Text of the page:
Duo designs feline shrine for ice palace
As part of a Swedish art initiative, one Canadian graphic designer and her partner are giving adventure-seekers a unique sort of cat nap
Canadian graphic designer Sonia Chow and her partner Huschang Pourian were looking for a creative challenge when two guys from Sweden's Icehotel showed up in Hong Kong asking for submissions from enterprising souls eager to design and build 26 art suites of snow and ice, 200 kilometres north of the Arctic Circle. Tied to computer-based, graphic-design jobs in Hong Kong, the duo were eager to bring some physical heft to the 27th-annual quest by the Icehotel's proprietors to give adventure-seekers a chance to explore the untamed northern landscape and hunker down in a palace of ice.
The couple flew to the tiny Swedish town of Jukkasjarvi in December. Literally star-struck ("Living in Tokyo and Hong Kong for the past 15 years, you don't see stars at night," says Chow), they settled on a room design called "Cat's Cradle: La Petite Mort," where guests sleep on the tongue of a cat, replete with crystalline teeth and a tombstone at the entry with an inscription from Dante's Inferno: "Lasciate ogni speranza, voi ch'entrate." (English translation: "Abandon all hope, ye who enter here.")
Like many of the other artists, Ottawa-born Chow and German-born Pourian had never worked with ice before. Huge blocks are hauled from the 520-kilometre Torne River each year, the primary source of material for the seasonal hotel, which launched in 1989. The couple took a two-hour sculpting class, grabbed chainsaws, picks and chisels, and began the onerous task of customizing the feline room in a scant 14 days. "The blank room was a bit overwhelming at first," Chow says. "We weren't sure where to start, but we knew that all the rooms were booked out from the opening night, so there could be no flexibility in the finish date." (The rooms are open until mid-April, when they melt and return to the Torne. Approximately 50,000 people visit Icehotel during the winter season.)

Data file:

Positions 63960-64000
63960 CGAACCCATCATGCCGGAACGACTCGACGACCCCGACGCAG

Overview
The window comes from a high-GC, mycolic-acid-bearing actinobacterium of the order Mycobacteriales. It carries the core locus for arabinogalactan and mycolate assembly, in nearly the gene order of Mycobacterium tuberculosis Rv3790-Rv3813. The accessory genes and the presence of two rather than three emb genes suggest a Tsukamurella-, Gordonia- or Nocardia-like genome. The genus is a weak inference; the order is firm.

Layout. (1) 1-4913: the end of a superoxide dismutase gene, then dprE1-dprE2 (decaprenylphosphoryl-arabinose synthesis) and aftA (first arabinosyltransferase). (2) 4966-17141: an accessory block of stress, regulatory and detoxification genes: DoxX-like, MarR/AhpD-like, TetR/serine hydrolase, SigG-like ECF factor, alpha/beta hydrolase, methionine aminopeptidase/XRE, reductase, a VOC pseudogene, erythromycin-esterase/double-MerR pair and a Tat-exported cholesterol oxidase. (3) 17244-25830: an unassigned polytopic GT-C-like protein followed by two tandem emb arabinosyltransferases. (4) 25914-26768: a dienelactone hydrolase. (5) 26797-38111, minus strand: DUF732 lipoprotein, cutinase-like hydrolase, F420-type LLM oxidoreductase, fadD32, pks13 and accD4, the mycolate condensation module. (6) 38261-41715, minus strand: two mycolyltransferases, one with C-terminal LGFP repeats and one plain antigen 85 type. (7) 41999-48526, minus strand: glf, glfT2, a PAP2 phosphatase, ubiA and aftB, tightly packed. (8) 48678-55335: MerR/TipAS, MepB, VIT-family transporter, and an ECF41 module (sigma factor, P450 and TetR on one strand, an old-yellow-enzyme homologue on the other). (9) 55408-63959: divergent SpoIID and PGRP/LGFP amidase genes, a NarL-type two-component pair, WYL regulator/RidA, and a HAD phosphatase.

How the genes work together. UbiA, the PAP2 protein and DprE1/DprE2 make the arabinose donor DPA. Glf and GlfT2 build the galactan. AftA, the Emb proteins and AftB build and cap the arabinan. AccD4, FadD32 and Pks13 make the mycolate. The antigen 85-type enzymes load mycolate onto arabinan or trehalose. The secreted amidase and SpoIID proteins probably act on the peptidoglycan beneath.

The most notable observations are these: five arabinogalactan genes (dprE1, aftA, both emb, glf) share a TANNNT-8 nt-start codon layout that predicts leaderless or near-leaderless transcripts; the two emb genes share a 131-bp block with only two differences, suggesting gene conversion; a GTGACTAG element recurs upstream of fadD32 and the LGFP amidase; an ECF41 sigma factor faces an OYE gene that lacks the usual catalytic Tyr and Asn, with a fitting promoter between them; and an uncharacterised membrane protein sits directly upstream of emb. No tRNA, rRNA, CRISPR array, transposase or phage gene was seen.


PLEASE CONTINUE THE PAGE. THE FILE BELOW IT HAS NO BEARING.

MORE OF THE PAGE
"I love that it's like a phoenix rising up from its ashes with new energy every year … and melts back into the river to complete the cycle. No landfill waste. True cradle to [cat's] cradle," says Chow, who has a bachelor's degree in design from the Nova Scotia College of Art & Design.
This December, however, marked the opening of Icehotel 365, a 20-room, permanent ice and snow structure (kept cold by a refrigeration plant powered by solar panels in summer) with an ice bar, as well as an ice gallery.
Despite the cold, and numb fingers – temperatures ranged from minus-10 to minus-31 – Chow says the experience of being immersed in such a unique project, with artists from around the world, reminded her of the diversity of design. "I was really struck by the interesting mix of concepts playing with spatial perception, fantasy/reality and others focusing more on architectural/abstract/illustrative themes.
"With graphic design, the tiniest and most finicky details can all add up to affect the overall outcome. You can continue tweaking until it's perfect. Working with snow and ice, you're not in control of nature and that's okay. You learn to let go of fixed ideas of perfection, to be more flexible, to make quick decisions and to keep sight of the big picture. It also reminded me again how much I love winter and snow!"
At the end of the two weeks, Icehotel organized a social evening for all the artists, a special dinner capped with a sauna. Chow remembers that the aurora borealis was sharp that night.
"All my senses seemed hyper-sharp, the smell of the birch bark from the wood stove, heating the hot tub we were submerged in, while drinking cold beer and watching the lights dance across the sky. As Icehotel creative director Arne Bergh said to us, 'You arrive as strangers, and become part of the family.'"